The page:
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Eating Puerto Rico

A History of Food, Culture, and Identity

Cruz Miguel Ortiz Cuadra

Publication Year: 2013

Published by: The University of North Carolina Press

Title Page, Copyright, Dedication

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pp. 2-7

Contents

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pp. vii-11

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Foreword

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pp. xi-xiv

For centuries now, the analysis of culture — of all that we create, shape, and do, to borrow the wording of Roman Guardini — has tried to distinguish humankind from nature. The book before you — Eating Puerto Rico: A History of Food, Culture, and Identity — fits within an emerging genre that might be called ecological humanism: a form of social- historical analysis that ...

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Acknowledgments

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pp. xv-xvi

While researching and writing this book, I sampled many of the dishes mentioned in it, taking care to follow exactly each step called for in the old recipes. My use of traditional ingredients and methods, however, does not mean that this is a recipe book or even a historical study of food with old recipes as its foundation. More than anything, it represents an attempt — in ...

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Introduction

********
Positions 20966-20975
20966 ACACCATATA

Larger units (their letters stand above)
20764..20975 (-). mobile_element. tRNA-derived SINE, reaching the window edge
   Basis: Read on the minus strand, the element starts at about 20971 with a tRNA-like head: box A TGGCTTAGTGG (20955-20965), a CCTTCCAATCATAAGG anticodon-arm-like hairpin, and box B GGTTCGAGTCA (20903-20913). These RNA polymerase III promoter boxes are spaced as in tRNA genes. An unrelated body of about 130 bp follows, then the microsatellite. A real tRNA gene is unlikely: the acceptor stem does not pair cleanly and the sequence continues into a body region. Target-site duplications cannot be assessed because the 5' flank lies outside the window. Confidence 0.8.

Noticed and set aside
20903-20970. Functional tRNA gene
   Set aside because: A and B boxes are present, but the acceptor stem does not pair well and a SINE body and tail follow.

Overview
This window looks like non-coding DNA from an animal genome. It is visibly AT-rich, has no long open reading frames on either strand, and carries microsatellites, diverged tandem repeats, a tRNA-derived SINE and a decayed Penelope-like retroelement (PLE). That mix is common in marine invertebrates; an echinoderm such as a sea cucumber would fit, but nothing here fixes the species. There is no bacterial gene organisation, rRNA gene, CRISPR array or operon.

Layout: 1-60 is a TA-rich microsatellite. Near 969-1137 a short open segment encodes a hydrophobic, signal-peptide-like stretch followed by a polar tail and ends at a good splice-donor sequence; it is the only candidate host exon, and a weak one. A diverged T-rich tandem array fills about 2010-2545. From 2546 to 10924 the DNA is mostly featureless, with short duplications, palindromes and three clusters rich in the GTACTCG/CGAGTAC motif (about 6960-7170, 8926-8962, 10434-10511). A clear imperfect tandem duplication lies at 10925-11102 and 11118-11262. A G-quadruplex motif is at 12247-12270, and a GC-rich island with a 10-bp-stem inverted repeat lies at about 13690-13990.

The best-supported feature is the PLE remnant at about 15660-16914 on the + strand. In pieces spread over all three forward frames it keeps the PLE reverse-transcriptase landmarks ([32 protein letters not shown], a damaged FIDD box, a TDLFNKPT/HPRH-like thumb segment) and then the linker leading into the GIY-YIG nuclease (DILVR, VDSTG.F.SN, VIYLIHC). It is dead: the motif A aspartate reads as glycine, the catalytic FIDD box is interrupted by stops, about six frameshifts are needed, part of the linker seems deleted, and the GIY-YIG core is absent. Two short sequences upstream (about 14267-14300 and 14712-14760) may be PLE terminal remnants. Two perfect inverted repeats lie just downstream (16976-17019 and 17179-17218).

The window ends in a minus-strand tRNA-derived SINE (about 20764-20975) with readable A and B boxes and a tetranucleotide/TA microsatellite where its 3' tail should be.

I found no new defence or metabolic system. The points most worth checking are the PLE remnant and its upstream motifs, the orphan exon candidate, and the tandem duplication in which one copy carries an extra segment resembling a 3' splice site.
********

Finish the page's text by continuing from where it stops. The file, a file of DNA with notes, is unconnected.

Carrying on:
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pp. 1-14

When the Puerto Rican newspaper El Nuevo Día interviewed several public figures in 1999 regarding their favorite meal, Orlando Parga — a leading proponent of what has been labeled anexionismo jíbaro¹ — replied, “corned beef with fried ripe plantains.” For Senator Norma Burgos, it was “chicken fricassee with white rice and pega’o (rice with the crisp, slightly charred ...

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1 Rice

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pp. 15-49

Perhaps the most effective introduction to the topic of rice is a personal an-ecdote. One night in July 1989, while I was staying in Sisikon — a town in the Swiss canton of Uri — it turned out that my only option for having supper was the restaurant of a local hotel. A first look at the hotel confirmed that winter, not summer, was presumably its busiest season. An attentive waitress led me ...

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2 Beans

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pp. 50-76

In 1999, in the midst of all the millenarian prophecies foretelling the end of the world, the Medalla brewery released a television commercial playing on the idea that we can never really be certain of what lies in store for us to-morrow. The commercial, set in some indeterminate future time, featured a young professional hurrying to have his main meal of the day — lunch. ...

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3 Cornmeal

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pp. 77-95